“Just stop thinking about it so hard!” I hear myself say to me. Okay. And on this one, I really mean, okay. Because the possibilities seem so vast and weighty and overwhelming that it certainly is just easier to flip on the TV and forget about it.

But it just keeps coming back. Nagging. Inviting. Pushing.

And for this I am grateful. It means I still care. It means I still love.

And above all else, no matter what I do, no matter what I choose, no matter where I land, live, or linger – I want to keep loving.

How should you make your difference?

Tired of Hearing Myself Talk

27 August 2012

“When you begin to feel like you know nothing, you may finally be learning something.” – Yours Truly

“I am unworthy-how can I reply to you? I put my hand over my mouth. I spoke once, but I have no answer- twice, but I will say no more.” – Job, after saying far too much, when he found himself before God

What is a preacher to do when he is tired of hearing himself talk?

Lately, I’ve felt a desire to not speak in situations where I usually must (and willingly do). It has been refreshingly good.

I’m not sure where this is coming from. But I’m not panicked about it. I’m actually excited. It feels like a transition is happening inside of me. Some more growing up that has been a long time coming. More revolution. More transformation.

While excited, I am a bit nervous. It seems when I get a feeling like this, no matter what the subject is and where it comes from, it is always followed by a tsunami of conviction into a new landscape of truth that I have no choice but to redesign my life around. I never know how small or large the implications may end up being, so… I am a bit nervous.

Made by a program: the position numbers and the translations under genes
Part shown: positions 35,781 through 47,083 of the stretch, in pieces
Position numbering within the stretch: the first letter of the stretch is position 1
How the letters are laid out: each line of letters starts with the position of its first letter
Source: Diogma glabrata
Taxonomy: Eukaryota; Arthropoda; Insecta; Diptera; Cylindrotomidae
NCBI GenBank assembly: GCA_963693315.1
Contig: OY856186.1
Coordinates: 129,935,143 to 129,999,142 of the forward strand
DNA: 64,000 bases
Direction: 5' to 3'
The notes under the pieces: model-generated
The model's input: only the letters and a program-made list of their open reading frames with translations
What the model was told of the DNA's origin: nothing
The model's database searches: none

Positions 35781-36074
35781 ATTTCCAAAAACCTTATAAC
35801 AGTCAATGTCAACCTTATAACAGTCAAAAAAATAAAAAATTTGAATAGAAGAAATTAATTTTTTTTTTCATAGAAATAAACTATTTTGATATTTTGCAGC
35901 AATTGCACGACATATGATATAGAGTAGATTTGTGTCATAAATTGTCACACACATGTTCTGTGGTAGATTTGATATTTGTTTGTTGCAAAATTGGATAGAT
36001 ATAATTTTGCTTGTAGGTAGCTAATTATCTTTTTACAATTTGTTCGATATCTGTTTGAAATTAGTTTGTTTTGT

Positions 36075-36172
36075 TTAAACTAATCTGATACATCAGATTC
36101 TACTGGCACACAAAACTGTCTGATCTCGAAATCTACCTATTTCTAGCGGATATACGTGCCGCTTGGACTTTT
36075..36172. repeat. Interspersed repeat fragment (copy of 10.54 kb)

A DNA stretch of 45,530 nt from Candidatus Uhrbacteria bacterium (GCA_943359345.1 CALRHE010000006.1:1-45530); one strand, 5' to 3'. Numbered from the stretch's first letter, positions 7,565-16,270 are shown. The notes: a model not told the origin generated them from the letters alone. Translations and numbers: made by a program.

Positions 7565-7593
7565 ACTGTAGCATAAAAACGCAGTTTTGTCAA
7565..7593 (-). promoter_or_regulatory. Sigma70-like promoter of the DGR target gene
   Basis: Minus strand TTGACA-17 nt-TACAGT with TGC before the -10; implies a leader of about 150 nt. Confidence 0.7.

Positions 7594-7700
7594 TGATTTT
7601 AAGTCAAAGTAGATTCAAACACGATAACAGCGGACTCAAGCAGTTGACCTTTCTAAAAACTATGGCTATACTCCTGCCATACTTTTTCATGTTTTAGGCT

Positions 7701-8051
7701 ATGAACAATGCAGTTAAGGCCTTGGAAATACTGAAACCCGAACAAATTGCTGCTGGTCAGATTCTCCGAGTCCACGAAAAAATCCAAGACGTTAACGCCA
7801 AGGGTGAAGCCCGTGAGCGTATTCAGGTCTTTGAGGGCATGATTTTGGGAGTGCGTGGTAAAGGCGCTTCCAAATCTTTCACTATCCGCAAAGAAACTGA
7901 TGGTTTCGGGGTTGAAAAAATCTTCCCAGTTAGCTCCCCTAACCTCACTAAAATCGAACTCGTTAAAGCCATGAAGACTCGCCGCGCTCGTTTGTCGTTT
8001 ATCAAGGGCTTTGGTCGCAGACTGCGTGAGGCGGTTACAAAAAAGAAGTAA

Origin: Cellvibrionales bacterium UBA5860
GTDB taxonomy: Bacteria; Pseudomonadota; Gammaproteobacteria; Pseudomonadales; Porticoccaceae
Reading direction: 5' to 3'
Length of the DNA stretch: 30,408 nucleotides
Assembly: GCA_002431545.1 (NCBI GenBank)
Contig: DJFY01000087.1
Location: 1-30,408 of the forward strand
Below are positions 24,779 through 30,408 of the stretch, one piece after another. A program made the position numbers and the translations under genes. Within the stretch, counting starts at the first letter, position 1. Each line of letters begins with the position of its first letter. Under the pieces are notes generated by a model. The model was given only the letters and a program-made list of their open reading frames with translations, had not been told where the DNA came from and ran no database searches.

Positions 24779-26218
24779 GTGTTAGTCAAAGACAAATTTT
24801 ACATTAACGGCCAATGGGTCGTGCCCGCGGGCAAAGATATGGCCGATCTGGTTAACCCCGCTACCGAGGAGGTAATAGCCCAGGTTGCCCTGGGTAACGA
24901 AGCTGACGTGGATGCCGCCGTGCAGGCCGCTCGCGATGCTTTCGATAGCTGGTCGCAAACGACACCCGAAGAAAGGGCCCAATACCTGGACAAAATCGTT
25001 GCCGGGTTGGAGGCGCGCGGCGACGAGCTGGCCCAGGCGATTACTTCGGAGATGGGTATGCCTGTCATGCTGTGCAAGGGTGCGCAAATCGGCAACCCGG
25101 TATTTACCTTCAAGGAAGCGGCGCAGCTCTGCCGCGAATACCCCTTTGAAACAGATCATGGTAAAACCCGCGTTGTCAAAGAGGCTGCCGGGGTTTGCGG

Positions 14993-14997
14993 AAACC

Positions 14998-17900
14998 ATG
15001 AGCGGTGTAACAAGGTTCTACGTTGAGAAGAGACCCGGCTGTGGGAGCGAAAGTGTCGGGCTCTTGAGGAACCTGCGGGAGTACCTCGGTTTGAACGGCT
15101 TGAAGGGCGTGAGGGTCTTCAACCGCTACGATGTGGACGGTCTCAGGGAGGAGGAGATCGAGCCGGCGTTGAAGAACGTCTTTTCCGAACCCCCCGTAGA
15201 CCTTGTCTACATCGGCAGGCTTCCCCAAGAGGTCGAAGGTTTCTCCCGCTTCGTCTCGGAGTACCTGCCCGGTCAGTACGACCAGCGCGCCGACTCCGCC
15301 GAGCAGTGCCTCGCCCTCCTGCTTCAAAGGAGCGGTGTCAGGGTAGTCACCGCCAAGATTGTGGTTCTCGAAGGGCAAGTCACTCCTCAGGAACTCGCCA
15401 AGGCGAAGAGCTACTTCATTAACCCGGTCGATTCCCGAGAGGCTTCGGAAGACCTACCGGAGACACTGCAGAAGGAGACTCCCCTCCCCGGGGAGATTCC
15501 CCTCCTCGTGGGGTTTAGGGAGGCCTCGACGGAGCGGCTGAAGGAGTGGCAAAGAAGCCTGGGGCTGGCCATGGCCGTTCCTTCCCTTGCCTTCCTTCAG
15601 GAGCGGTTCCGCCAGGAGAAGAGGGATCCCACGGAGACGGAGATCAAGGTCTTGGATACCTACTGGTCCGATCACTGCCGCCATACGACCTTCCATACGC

But still, excited. I have found my life to be much more abundant, clear, peaceful, prioritized, and impactful when I willingly submit to the tsunami as it comes exploding from the invisible depths and into the surface of my life, obliterating and then washing away all the well established routines of my life that I’ve created, killing them (hear: killing me), and then requiring a massive rebuilding effort in the sunshine of the aftermath of the storm (hear: resurrecting me with new life).

What does it mean? Well, I could guess, and throw out several predictions based on my experiences from the past, or based on the trajectory of my life, or based on the deepest desires of my heart…

…but I’m tired of hearing myself talk. I’m tired of being like Job, who though he is in the midst of a powerful drama involving himself, his family, his God, and his friends – a drama that truly does matter to him and to those around him – I’m tired of being like him, who “opens his mouth with empty talk; without knowledge he multiplies words.” (Job 35:16)

So I’ll just wait and see.

If

7 August 2012

“Get your rest. It’s vital to life. But don’t use ‘rest’ as a cover up for fear, cowardice, irresponsibility, laziness, wastefulness, or indulgence.” – Yours Truly

 

Below is a piece entitle “IF.”

A friend and mentor of mine introduced it to me years ago, and he brings it up periodically – just enough to allow me to use it to gauge my progress into manhood.

 

If you can keep your head when all about you

Are losing theirs and blaming it on you;

If you can trust yourself when all men doubt you,

But make allowance for their doubting too;

If you can wait and not be tired by waiting,

Or, being lied about, don’t deal in lies,

Or being hated, don’t give way to hating,

And yet don’t look too good, nor talk too wise;

 

If you can dream – and not make dreams your master;

If you can think – and not make thoughts your aim;

If you can meet with Triumph and Disaster

And treat those two impostors just the same;

If you can bear to hear the truth you’ve spoken

Twisted by knaves to make a trap for fools,

Or watch the things you gave your life to, broken,

And stoop and build ‘em up with worn-out tools;

 

If you can make one heap of all your winnings

And risk it on one turn of pitch-and-toss,

And lose, and start again at your beginnings,

And never breathe a word about your loss;